The Mornin' Mail is published every weekday except major holidays
Tuesday, July 2, 2002 Volume XI, Number 11

did ya know?

Did Ya Know?. . .The Friends of the Carthage Public Library will hold their monthly 1st Saturday used book sale on July 6th in the Library Annex, 510 S. Garrison from 8 a.m. until noon. The Library will be closed on Thur., July 4th.

Did Ya Know?. . .The Carthage Humane Society has the perfect pet for you. Pick from a variety of loving animals. Call 358-6402 if your pet is lost.

Did Ya Know?. . .The Fair Acres Family YMCA is currently accepting registrations for a Church Basketball League. The league is on Mon. nights and will run for 7 weeks. Cost is $80 per team. Season begins July 15th. Call Jarod Newcomb at 358-1070 for more information.

today's laugh

The guest asked, "Why does your dog keep staring at me?"
"I guess," the boy of the house answered, "it’s because you’re eating from his plate."

His folks weren’t too thrilled with him. They used to wrap his lunch in a road map!

He’s cheap. When he was building his home, he called up the Masonic Lodge and asked them to send over a free mason.


A Chronological Record of Events as they have Transpired in the City and County since our last Issue.

Collector Wilson in Handcuffs.

Sheriff Rich, Deputy Sheriff Wormington, Assessor Qualls, Deputy Assessor Koontz and County Collector Wilson were a lively official quintet on a Carthage bound electric car the other night. They had all been to Joplin on court business, and all were pretty well tired out and snoozing peacefully on the midnight car until Sheriff Rich decided to have some fun.

He jumped into the laps of the other four as they sat together in a double seat, and then the fun commenced. The rest of the crowd started to put the sheriff out of the window, but before they had finished, the contestants had resolved themselves into sides and County Collector Wilson found himself securely handcuffed.

Having the county funds at his disposal, however, the sheriff was willing to take his word for his bond, and the collector was permitted to spend the night in the bosom of his family.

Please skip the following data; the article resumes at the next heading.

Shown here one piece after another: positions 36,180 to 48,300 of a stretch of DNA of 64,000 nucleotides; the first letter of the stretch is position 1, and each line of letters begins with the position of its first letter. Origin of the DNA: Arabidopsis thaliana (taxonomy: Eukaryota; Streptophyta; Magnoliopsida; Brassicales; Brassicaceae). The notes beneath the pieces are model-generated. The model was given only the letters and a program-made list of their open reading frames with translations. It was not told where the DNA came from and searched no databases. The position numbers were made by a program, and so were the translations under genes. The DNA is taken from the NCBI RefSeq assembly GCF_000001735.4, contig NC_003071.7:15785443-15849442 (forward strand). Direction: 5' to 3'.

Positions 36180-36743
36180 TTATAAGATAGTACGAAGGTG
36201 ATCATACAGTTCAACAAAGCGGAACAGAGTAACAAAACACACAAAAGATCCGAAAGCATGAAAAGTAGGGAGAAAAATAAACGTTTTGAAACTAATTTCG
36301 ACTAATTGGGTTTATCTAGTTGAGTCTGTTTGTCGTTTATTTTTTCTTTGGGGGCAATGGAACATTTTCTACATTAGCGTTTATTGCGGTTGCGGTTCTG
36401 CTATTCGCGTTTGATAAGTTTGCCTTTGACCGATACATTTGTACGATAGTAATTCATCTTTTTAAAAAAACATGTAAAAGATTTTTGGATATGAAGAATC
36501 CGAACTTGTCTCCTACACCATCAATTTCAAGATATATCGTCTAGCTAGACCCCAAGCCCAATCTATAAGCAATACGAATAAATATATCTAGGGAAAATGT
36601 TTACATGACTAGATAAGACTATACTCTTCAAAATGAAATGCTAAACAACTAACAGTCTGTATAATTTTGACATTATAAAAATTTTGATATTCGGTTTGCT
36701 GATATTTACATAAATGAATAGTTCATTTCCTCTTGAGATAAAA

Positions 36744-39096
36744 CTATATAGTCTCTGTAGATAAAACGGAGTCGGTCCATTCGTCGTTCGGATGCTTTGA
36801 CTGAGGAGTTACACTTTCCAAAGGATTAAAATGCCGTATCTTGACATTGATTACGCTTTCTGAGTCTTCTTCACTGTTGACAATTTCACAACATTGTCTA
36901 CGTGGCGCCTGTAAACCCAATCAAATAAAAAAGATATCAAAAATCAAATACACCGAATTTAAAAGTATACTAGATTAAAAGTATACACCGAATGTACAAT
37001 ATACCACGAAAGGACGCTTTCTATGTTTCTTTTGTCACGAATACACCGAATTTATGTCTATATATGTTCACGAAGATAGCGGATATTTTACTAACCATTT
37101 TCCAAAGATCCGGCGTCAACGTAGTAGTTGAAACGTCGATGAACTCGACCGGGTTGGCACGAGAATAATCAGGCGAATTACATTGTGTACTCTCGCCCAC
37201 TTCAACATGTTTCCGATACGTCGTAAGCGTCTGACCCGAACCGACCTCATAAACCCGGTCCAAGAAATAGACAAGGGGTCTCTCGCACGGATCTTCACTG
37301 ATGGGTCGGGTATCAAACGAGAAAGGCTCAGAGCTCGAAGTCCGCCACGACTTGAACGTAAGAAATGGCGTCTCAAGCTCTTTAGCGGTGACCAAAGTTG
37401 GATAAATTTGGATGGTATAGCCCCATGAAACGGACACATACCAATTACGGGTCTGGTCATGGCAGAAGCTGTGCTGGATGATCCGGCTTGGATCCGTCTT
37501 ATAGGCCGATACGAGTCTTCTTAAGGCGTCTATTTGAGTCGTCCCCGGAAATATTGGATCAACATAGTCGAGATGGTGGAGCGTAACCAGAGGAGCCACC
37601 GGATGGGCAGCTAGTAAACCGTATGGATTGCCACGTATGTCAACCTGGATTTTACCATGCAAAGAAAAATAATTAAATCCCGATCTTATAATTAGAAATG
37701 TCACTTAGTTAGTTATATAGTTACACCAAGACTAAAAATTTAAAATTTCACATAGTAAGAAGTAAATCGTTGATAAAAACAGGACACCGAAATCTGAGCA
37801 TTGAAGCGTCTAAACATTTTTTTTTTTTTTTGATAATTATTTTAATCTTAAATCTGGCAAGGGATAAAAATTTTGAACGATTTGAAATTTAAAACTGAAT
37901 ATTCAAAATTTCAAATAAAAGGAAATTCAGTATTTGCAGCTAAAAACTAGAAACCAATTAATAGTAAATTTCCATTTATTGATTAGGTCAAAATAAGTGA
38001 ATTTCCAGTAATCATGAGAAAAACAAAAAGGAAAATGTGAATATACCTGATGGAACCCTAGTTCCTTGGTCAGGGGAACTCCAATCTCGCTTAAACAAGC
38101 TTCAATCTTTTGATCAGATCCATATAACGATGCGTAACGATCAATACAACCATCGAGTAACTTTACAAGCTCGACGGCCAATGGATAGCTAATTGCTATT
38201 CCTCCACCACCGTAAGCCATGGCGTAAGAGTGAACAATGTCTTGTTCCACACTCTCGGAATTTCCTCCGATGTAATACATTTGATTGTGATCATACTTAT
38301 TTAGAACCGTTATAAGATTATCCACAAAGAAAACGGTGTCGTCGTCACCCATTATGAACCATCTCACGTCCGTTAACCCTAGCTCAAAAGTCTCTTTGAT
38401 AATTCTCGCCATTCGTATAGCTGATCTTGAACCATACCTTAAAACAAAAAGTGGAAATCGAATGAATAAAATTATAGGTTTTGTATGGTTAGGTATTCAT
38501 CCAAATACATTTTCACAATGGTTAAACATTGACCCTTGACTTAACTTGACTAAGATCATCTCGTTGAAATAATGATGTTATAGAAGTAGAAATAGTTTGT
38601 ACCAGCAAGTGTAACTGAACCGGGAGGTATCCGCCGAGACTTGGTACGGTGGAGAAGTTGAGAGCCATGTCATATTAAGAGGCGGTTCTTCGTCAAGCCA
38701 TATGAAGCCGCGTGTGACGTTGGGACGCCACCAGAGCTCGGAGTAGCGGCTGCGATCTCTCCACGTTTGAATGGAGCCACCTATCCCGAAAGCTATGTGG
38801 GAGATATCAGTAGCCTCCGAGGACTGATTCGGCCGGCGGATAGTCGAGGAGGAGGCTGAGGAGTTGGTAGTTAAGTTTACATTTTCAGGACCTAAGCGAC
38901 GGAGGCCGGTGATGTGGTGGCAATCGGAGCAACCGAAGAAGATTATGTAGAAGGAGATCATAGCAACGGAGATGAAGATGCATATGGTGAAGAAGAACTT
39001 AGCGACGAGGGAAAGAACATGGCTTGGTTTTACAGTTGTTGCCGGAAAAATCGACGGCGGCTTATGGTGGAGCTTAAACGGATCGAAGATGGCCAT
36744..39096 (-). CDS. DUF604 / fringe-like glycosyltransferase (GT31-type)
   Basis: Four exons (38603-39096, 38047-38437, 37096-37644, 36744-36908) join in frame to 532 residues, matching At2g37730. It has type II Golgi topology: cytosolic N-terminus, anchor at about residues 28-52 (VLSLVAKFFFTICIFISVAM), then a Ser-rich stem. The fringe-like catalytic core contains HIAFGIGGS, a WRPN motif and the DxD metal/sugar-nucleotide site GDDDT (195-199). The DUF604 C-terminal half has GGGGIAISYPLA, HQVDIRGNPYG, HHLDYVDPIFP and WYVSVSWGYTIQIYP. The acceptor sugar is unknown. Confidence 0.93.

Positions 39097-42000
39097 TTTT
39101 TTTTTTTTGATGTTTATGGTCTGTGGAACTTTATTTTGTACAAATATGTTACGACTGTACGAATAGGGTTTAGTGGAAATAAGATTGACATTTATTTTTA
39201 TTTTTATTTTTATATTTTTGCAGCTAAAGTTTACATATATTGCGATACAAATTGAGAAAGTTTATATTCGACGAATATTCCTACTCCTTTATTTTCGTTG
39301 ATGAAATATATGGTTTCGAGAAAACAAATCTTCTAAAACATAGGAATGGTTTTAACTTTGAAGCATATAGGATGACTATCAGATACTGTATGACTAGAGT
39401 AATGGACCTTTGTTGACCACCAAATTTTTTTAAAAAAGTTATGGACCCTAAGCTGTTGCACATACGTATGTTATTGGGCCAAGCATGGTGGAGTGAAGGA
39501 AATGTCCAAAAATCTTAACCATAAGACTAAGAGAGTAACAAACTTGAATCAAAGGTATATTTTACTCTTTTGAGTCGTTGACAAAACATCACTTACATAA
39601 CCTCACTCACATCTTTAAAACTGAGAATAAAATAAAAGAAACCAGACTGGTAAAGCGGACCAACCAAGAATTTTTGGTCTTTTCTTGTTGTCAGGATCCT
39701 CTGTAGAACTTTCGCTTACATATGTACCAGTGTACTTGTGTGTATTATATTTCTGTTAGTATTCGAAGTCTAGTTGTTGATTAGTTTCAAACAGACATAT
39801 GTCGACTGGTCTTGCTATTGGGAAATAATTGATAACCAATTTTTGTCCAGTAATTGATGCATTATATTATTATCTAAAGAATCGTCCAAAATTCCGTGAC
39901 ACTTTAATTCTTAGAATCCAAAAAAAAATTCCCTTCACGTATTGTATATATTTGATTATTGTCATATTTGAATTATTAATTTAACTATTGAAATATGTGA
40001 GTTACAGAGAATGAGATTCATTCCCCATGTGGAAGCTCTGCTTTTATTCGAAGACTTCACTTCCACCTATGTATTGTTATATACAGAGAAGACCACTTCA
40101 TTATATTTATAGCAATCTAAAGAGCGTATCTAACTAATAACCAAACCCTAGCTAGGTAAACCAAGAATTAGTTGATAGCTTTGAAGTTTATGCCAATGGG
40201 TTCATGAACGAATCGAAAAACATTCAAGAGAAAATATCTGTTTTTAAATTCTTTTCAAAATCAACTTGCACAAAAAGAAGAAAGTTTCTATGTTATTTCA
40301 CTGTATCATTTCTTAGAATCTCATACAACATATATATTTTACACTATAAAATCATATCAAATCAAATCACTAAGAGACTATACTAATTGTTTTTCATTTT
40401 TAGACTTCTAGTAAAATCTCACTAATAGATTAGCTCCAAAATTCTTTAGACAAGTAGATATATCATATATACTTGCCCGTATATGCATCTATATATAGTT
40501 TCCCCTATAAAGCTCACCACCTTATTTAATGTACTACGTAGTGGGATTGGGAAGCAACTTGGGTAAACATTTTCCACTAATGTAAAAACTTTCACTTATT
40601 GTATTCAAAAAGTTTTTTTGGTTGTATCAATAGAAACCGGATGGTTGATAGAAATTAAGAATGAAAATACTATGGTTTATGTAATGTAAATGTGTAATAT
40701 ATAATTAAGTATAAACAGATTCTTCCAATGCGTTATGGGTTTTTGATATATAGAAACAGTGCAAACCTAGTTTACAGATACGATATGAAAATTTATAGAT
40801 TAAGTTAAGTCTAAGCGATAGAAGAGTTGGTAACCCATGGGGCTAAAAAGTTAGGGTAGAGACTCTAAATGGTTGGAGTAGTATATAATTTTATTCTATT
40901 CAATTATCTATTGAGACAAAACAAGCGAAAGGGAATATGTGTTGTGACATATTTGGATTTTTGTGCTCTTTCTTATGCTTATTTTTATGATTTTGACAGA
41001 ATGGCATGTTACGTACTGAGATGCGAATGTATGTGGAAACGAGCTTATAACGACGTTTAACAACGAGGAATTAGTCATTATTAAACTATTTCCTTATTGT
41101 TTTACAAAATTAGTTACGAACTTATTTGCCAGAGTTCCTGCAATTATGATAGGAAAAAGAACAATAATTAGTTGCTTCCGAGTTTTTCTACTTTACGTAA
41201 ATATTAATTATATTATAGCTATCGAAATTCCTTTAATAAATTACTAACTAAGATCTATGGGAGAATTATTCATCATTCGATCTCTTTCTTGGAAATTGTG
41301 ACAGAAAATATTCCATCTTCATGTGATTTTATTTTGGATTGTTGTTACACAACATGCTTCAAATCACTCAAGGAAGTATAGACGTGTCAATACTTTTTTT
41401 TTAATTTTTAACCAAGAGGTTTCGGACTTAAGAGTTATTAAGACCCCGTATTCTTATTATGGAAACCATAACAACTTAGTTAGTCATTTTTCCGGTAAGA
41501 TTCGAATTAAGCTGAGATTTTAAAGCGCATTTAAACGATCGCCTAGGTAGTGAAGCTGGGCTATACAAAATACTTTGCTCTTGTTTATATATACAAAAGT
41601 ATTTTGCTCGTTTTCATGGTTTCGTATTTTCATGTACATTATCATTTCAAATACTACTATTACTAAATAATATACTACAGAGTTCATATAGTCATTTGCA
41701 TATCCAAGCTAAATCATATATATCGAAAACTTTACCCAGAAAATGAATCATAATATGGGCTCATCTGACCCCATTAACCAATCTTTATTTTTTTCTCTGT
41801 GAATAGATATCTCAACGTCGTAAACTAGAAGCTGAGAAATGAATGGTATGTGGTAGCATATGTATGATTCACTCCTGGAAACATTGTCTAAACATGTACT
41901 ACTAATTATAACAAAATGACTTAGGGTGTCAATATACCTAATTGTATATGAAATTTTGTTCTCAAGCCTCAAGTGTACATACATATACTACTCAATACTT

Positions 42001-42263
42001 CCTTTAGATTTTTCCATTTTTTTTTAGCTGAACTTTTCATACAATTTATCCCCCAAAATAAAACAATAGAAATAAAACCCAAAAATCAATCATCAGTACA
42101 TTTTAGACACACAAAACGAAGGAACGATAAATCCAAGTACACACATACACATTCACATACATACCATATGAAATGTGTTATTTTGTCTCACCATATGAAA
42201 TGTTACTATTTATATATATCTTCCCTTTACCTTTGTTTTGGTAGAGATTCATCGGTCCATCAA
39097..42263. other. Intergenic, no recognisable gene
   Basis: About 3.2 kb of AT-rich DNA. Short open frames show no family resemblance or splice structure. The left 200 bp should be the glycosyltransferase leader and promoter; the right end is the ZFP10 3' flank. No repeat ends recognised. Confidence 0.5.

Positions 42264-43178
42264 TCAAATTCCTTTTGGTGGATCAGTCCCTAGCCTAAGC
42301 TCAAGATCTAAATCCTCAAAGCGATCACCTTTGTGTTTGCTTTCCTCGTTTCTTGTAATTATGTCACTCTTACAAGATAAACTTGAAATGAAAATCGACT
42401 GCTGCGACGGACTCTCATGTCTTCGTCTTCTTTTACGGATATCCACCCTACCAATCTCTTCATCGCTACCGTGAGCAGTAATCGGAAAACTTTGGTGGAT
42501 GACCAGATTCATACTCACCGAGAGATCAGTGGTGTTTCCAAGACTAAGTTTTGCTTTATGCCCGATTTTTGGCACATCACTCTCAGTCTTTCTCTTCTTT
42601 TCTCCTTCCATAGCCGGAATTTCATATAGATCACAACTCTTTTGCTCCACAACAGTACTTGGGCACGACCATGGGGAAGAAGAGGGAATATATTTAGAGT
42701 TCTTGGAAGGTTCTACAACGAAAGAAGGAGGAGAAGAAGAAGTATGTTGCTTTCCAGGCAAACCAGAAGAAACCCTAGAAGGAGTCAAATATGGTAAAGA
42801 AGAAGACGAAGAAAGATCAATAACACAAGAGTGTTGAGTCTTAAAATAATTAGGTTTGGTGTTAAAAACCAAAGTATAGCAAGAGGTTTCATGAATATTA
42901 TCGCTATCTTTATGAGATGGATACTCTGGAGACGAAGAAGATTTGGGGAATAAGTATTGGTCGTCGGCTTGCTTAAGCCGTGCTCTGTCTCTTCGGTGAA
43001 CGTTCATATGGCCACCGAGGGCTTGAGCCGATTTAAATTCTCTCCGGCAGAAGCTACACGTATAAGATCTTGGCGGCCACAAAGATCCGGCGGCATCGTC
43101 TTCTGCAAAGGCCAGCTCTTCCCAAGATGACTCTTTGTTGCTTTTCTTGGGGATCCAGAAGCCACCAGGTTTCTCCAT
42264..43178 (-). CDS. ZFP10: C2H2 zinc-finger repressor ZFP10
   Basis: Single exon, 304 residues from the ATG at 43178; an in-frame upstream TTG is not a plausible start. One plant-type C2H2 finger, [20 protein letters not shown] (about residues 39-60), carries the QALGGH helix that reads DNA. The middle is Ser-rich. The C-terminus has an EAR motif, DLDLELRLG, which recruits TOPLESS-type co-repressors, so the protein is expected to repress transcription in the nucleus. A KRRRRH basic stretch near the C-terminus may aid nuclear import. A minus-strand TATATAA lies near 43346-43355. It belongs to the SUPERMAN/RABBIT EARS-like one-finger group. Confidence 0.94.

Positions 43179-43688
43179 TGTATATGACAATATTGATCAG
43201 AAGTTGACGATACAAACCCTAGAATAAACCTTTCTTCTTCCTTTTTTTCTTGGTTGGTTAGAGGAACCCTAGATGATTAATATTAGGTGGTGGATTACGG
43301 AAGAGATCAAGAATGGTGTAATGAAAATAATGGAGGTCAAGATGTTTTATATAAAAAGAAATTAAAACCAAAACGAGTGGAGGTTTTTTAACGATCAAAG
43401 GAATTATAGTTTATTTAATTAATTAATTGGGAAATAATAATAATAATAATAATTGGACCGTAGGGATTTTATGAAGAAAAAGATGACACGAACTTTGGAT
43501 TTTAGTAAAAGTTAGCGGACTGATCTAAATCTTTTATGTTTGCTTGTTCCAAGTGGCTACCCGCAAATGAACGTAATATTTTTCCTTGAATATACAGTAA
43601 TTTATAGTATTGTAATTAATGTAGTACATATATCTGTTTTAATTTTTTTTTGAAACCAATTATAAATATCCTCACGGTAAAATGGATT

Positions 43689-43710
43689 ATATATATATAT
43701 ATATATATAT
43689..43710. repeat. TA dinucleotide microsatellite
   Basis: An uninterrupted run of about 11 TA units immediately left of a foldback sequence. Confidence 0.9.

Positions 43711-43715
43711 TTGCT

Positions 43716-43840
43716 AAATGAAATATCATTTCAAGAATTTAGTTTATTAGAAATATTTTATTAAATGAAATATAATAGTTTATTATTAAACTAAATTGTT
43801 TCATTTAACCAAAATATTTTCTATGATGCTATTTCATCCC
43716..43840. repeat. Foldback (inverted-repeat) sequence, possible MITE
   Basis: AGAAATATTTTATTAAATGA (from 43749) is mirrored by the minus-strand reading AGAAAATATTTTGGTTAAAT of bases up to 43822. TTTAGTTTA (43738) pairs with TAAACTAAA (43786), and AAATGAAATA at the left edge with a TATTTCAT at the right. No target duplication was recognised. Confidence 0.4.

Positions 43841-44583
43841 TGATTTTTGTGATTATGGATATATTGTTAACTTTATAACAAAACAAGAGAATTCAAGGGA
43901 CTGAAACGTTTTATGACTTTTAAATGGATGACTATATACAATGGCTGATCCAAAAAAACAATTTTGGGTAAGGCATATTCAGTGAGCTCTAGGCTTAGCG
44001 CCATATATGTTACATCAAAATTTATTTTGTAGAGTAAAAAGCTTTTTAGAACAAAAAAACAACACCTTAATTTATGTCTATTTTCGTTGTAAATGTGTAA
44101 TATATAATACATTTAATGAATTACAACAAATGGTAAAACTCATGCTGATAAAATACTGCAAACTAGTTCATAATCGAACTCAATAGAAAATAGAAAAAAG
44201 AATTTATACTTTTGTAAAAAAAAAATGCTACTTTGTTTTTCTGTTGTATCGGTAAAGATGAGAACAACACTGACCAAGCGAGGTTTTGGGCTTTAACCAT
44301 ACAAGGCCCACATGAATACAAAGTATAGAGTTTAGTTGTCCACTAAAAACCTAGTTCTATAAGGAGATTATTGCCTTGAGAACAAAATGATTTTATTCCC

Today's Feature

Summerfest 2002 at Precious Moments.

Summerfest 2002, a festival of acoustic music, will be held July 11,12 and 13 at the Precious Moments North Convention Center, located within the Precious Moments Complex.

Over 55 different workshops will be held Friday & Saturday on the Mountain and Hammered Dulcimer, Autoharp, Fiddle, Accordian, Guitar, Mandolin, Banjo, Psaltery, Saw, Spoons, and Mouth Bow. Nine different national champions of the mentioned instruments will be giving workshops and performances.

The stage will be open Friday and Saturday from 10 a.m. to 10 p.m. There will be continuous music for twelve hours each day. Music jam sessions will begin when the stage closes. The cost is $5 per day without workshops and $20 with workshops. Children under 12 are free except it they take workshops. No alcoholic beverages will be allowed.

Groups performing include: the Hammer Sisters, Johnson Family, Kentucky 31, Plainsfolk, Whisman Family, Woodsong/Sounds, Elaine Smith, Stringdancer, Lee Rowe, Stephen Seifert, Linda Thomas & Dan DeLancey, Jim Curley, Karen Daniels, David Moran & Joe Morgan, Neil & Coleen Walters, Kelly & Diana Werts, Princess Harris, Karen Muller, Tom Schroeder, Don Pedi, Russell Cook, Scott Odena, Larry Conger and many others.

The festival will also include music and food vendors inside the Convention Center. Many old time crafts will be demonstrated. The festival will be held in air conditioning. Summerfest 2002 is a non-profit organization interested in promoting acoustic music of all kinds in the Four State area and beyond.


Martin "Bubs" Hohulin
State Representative, District 126

With July 4th just around the corner, I would like to use this week’s column to write some things that have been bouncing around in my head the last couple of weeks. I have been spending quite a few hours each day in the tractor and that always gives me a lot of time to think.

Ever since the tragedy of September 11 there seems to be more emphasis placed on not offending anyone than there is of common sense and standing up for the good old US of A.

First, we heard that there would only be random checks at airports, not selective checks of someone that might look like a potential terrorist. We can’t have racial profiling, you know.

I want to know why not?! If a young Muslim man and a grandpa in a wheelchair are both in line at the airport it is totally insane to search down grandpa and let Abdul stroll right by.

However, in the name of political correctness, that is what we have come to.

I read where former Vice President Al Gore got stopped and searched by airport security. Understand, I am no fan of Al Gore, but I would never think he would board a plane with terrorism on his mind. As usual, he gave the correct answer when asked about it.